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to the Sick? At such times the Clergyman can only act as the exigency of the case requires, having little time for exhortations and prayers, and less to inquire into the Sick Man's faith and repentance. In that case he must have recourse to his own discretion, as indeed the church allows him at other times, and act as " he shall think most needful and convenient," according to the present exigency; for it is scarcely possible, I think, to lay down any general rules for visiting the Sick in such extremity,
But as it is more than probable, that every one who has the care of souls will one time or other be called upon to visit those who are almost at the point of death, before they will see a Minister, I recoinmend him to be provided beforehand against such perplexing Visits with a suitable short form which he may find it necessary to dispatch in a little time from the very weak state which the person may be in, whom he is summoned thus hastily to visit *. For even at so late an hour of life what can be done, ought to be done : here however the Minister must use great care, neither to soothe the late penitent with ungrounded hopes of pardon, nor to drive him to despair. And he ought to be particularly cautious not to say any thing which may induce the standers-by, who perhaps may not yet have begun the great work of repentance, to think that they may go on in a course of sin, till they are brought to the condition of their dying friend, and that then by uttering a few ejaculations, and hearing a few prayers from the Minister, hastily sent for, but never before thought of, all shall be well; that God is all-merciful, and will forgive their sins; without considering that through their whole lives they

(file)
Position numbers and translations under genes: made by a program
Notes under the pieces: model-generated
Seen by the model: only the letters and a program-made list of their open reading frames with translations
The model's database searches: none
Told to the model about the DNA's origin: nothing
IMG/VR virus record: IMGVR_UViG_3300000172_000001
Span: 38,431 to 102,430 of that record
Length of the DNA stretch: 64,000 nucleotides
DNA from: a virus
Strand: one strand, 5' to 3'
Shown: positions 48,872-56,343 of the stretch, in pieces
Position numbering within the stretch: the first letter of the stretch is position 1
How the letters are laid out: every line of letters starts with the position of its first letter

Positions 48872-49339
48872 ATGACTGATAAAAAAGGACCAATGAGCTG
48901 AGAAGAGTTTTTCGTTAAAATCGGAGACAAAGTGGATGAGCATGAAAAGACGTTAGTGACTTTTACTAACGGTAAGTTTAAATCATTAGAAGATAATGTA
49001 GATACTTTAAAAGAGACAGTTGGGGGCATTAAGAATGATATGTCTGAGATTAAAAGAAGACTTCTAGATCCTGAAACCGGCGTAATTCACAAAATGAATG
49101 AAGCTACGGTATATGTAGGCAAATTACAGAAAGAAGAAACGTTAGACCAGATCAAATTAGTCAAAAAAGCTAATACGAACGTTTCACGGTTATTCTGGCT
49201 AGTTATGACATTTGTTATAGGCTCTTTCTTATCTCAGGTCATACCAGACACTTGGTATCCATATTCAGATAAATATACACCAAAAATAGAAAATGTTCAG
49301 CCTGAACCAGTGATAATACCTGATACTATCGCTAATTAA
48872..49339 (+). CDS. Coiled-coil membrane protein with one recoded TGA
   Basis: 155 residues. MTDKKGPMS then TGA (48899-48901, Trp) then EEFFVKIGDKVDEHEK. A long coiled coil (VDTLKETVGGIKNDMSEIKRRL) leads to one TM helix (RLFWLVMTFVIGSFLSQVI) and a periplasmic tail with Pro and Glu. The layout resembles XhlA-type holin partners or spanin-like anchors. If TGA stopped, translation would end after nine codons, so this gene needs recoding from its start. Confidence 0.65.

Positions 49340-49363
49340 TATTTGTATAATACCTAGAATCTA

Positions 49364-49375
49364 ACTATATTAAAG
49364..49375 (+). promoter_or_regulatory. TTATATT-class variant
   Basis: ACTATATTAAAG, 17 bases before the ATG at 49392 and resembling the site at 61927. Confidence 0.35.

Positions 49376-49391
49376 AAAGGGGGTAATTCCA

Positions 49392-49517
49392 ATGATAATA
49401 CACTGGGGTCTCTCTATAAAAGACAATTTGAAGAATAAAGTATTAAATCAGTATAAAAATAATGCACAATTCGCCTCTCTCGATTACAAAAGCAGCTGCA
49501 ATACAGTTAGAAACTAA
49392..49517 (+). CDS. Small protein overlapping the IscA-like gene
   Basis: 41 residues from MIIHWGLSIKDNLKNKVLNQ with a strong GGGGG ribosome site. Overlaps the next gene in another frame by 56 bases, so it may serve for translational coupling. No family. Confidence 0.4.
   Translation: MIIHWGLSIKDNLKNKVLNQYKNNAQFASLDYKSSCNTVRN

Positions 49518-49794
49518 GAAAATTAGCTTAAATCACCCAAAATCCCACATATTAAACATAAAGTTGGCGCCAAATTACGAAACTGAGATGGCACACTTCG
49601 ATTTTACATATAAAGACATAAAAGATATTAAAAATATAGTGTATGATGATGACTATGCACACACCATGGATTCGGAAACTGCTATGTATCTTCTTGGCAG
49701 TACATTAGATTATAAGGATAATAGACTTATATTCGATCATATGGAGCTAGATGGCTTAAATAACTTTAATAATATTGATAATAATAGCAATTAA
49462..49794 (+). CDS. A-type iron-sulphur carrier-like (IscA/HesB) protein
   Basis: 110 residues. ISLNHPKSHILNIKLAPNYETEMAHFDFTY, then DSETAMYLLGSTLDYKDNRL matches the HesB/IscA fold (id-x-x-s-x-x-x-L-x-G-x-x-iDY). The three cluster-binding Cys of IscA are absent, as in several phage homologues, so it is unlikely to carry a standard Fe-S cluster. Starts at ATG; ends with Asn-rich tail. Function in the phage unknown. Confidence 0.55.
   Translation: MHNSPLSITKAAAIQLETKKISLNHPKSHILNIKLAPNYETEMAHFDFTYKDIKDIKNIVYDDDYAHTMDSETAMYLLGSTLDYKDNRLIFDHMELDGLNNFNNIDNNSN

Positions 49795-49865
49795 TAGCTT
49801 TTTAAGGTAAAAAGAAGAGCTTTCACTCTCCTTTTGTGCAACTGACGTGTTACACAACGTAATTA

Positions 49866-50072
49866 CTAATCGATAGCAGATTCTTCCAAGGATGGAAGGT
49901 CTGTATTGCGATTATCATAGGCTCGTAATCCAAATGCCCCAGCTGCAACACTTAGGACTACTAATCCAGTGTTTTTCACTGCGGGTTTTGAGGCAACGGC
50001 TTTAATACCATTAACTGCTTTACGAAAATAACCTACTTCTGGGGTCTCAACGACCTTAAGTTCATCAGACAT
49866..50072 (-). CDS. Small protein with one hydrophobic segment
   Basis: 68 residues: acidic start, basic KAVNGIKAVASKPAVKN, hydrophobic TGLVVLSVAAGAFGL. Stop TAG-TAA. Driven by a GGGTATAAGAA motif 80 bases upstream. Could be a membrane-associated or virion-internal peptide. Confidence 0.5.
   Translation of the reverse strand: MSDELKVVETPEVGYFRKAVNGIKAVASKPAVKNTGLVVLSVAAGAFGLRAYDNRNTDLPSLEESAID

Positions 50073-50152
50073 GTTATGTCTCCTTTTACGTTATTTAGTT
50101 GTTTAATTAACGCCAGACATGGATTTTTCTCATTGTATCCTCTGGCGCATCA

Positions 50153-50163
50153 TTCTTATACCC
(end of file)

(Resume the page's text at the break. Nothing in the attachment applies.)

In Dr. Stearne's “ Tractatus de Visitatione Infirmorum” may be seen “ Forma interrogationum ex ANSELMO descripta,” and “Forma prolixior ex LAUDO deprompta:" which I have subjoined in page 139, for the sake of those who have not an opportunity of referring to that treatise.
have been provoking his justice, and perhaps never had him in all their thoughts, but when they have uttered his name from their mouths in profane cursing and swearing.
In order however to guard against a frequent return of applications for such fruitless pastoral Visits, I shall here give the advice of Dr. Stearne in his “ Tractatus de Visitatione Infirmorum;" and in our own language, rather than in that of his treatise, because I think it possible that this little book may fall into the hands of some who are not clergymen, and who by this may see the propriety of sending for å Minister at the beginning of sickness, and not when nature is so far exhausted, that they can neither attend to his exhortations, nor join with him in prayer..
“ Every one who has the care of souls " should frequently admonish the people " committed to his charge, either in his “ more private conversations, or in the “ discourses which he delivers from the pulpit, that they should take care to
“ have the Minister sent for in the begin“ ning of sickness.' For when the disor“ der is increased to a great height, it is " generally in vain to talk with a Sick " Man; since, when the body is agitated “ by the violence of a severe disorder, the “ mind for the most part suffers with it, “ and becomes unable to discharge its pro" per functions. People should therefore " be convinced, how expedient it is for “ them, that a Minister of God's word « should be sent for in time; that his “ prayers and advice will not hasten 4. death, (which is a vulgar and ridiculous “ opinion) but may be effectual in pro“ moting their true repentance, in re“ moving their sickness, and prolonging " their lives. And men are the more to “ be urged to require the Minister's at" tendance, when they are ill; because "many, particularly among the lower sort “ of people, decline calling for the as- ' "sistance of the Minister from a fear of " being troublesome to him.”